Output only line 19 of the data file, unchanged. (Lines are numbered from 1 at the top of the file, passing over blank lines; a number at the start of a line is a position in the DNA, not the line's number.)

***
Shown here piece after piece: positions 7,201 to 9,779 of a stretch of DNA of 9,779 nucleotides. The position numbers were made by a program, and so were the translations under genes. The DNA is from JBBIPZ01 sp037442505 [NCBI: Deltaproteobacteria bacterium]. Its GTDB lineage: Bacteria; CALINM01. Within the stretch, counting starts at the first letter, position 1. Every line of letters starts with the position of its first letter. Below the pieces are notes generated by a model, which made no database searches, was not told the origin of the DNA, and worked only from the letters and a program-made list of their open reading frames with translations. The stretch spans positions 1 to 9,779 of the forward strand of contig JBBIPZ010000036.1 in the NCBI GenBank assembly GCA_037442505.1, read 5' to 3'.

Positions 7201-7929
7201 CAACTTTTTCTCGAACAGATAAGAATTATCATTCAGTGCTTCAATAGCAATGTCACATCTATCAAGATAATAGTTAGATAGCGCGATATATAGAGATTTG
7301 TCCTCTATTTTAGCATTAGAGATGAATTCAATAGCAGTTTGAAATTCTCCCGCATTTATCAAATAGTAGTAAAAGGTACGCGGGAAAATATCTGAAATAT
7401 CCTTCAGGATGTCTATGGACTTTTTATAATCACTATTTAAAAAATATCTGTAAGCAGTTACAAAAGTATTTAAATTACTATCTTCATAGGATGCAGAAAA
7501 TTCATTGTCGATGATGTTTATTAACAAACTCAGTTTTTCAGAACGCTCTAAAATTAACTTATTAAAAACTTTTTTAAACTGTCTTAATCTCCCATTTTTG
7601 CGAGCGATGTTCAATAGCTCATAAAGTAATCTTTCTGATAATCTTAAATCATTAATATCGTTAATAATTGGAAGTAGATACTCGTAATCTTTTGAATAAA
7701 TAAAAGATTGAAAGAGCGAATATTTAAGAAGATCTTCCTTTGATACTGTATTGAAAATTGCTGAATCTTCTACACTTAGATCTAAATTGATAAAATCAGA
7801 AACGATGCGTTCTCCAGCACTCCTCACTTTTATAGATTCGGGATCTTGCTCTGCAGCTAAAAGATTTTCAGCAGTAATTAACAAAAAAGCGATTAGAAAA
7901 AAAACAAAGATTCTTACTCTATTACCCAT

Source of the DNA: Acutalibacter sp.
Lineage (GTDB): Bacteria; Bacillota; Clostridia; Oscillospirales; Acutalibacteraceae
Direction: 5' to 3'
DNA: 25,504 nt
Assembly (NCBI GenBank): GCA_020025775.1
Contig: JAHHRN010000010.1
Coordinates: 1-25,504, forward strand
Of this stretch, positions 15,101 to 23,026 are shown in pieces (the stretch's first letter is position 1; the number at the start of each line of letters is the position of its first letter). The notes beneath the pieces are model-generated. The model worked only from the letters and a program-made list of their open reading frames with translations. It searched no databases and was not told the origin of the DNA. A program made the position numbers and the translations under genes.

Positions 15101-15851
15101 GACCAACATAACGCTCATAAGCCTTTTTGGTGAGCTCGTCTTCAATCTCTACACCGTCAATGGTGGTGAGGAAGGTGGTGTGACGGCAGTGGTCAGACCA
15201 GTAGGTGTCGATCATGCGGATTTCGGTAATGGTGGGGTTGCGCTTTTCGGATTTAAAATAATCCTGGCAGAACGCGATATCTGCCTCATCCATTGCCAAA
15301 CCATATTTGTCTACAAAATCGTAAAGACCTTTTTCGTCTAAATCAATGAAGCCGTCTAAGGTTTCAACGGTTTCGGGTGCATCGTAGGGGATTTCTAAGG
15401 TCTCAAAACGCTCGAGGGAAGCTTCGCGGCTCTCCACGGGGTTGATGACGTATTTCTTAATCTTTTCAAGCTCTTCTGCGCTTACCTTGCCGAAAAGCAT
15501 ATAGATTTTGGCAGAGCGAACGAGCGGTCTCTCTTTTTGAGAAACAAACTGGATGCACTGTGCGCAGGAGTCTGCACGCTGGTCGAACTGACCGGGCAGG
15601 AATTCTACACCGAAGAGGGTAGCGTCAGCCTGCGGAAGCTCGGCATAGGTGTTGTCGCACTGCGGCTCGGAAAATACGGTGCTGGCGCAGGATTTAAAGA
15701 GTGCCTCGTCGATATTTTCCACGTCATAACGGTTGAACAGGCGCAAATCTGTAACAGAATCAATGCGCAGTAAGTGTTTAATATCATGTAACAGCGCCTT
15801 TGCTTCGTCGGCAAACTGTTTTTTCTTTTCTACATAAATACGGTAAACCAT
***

Positions 15101-15851